• Perhaps Stafford alludes to the Story of Susanna and the Eldera, told by Robert Greene, in a small pamphlet called The Mirrour of Modestie, printed at the latter end of the reign of Elizabeth
The Heanens haue his soule ; the Arts haue his fame ;
All souldiers the griefe; the World his good name. « Lord, I have sioned against thee, and heaven; and I am not worthy to be called thy childe: yet, let thy mercie obtaine this Boone for me from thee, that when it shal please thee that my name be no more, it may end in such a man as was that Sidus Sydney orum." (p. 111-117.)
Such a panegyric is not easily exceeded either in elo quence or in singularity. The epitaph is also preserved in Camden's Remains, as well as in Churchyard s “ True Disa course historicall of the succeeding Governours in the New therlands," 1602, a curious pamphlet, reviewed in our Number for June. Many were the effusions of a like kind poured out by his petical admirers, some of great merit, and others of none: among the last we may place the follow: ing by Bancroft, inserted in his very scarce “ two bookes of Epigrammes," as he misnames them: we believe that it has never been referred to by any writer of the life of Sidney, and as we understand that a new Memoir is in the press, we quote it merely that it may be useful.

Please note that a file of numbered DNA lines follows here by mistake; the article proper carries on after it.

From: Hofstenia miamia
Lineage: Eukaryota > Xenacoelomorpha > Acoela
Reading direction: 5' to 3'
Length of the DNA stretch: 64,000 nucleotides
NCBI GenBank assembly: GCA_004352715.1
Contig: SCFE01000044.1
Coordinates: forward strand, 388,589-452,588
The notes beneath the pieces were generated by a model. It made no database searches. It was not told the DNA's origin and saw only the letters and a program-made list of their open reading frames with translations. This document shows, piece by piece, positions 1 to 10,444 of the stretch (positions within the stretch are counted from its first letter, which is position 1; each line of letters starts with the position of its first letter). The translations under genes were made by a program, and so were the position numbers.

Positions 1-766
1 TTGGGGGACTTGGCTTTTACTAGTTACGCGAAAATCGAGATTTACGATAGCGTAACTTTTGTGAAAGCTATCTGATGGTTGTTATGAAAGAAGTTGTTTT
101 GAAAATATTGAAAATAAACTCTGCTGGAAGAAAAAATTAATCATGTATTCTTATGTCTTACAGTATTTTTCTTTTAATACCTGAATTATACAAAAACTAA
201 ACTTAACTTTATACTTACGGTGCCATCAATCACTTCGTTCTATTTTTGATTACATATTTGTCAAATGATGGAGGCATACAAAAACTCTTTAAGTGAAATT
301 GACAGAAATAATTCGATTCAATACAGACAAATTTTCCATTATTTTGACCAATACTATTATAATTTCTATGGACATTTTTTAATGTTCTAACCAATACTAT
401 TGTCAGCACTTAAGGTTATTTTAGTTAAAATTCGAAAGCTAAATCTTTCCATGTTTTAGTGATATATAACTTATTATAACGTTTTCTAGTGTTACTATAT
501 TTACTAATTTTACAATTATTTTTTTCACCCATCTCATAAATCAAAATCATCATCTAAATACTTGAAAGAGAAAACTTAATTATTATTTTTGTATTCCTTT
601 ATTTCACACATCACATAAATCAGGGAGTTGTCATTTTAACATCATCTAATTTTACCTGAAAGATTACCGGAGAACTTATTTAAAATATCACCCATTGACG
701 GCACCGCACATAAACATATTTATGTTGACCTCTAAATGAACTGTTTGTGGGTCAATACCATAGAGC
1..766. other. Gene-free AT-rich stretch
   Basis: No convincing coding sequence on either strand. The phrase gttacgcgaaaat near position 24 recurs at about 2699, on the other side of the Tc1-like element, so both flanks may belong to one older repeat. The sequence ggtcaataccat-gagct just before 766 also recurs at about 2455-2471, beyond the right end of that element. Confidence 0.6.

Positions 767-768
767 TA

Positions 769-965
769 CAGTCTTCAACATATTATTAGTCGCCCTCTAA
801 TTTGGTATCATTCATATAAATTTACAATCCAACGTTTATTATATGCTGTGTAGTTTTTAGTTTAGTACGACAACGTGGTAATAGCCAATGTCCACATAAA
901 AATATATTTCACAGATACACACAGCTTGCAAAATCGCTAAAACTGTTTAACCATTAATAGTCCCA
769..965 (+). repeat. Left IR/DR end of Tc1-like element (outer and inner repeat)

66 On Sir Philip Sidney. .“ Idols I hate, yet would to Sidncys wit • Offer Castalian healths, and kneele to it.” We shall conclude our extracts from “ Staffords Niobe, or bis Age of Teares,” by the following passionate address to Queen Elizabeth : in 1611 this bigh-flown applause had no un worthy motive to debase it to flattery, and the author probably had some solid ground for his admiration, as he calls her in another place “the great fautour of his family.” .“ Elizabeth, thou glorie of thy sexe, thou mirror of Maiestie and modestie, thou resemblance of that sacred Elizabeth, looke down through those thy Crystal spectacles, vpon thy meanest of subiects, who, in defence of ihine honor, would oppose himselfe against all mortalitie, and expose his life to death for thee. I loued thee more then I did all the world, or more then all the world could loue thee. Incomparable, immutable, inimitable Queen! I am not affraid to say, that generations shall call thee Blessed; althogh a generation of Vipers, not forewarned of the vengeance to come, sting thy reputation, and seeke to debase thy euer-exalted name. The Queene of tbe South cam to see Salomon: had Salomon lived in thy time, or thou in his, he wold himselfe haue come to visit the Queen of the North; & beeing the wisest of men, would haue wondered to find so much wisedome in Woman. Blessed Virgine, thou restest from thy labours, & we labour for thy rest; and with ceaseless paive striue to attaine to that endlesse pleasure vvhich novv thou enioyest. Thou abidest Rovv farre enough out of the reach of contumelious tongues, & art secure from all that pale Enuie, or meager malice can charge thee with. There is no greater signe that thou wast vertuous, then that thou art maligned of all vvho are vitious. For, as a great bodie is not without a like shadow; no more is any eminent vertue vvithout imminent detraction. Mee thinks, that Calumny should end with the carcasse of her subiect, and not haunt the Graue til the last bone be consumed. VVhich to effect, Solon made a law, that no man should speake ill of the dead; and his reason was, for feare of immortall enemies. But they will not sticke to write against the dead, vvho are not afraid to write against the liuing." (p. 135—138.)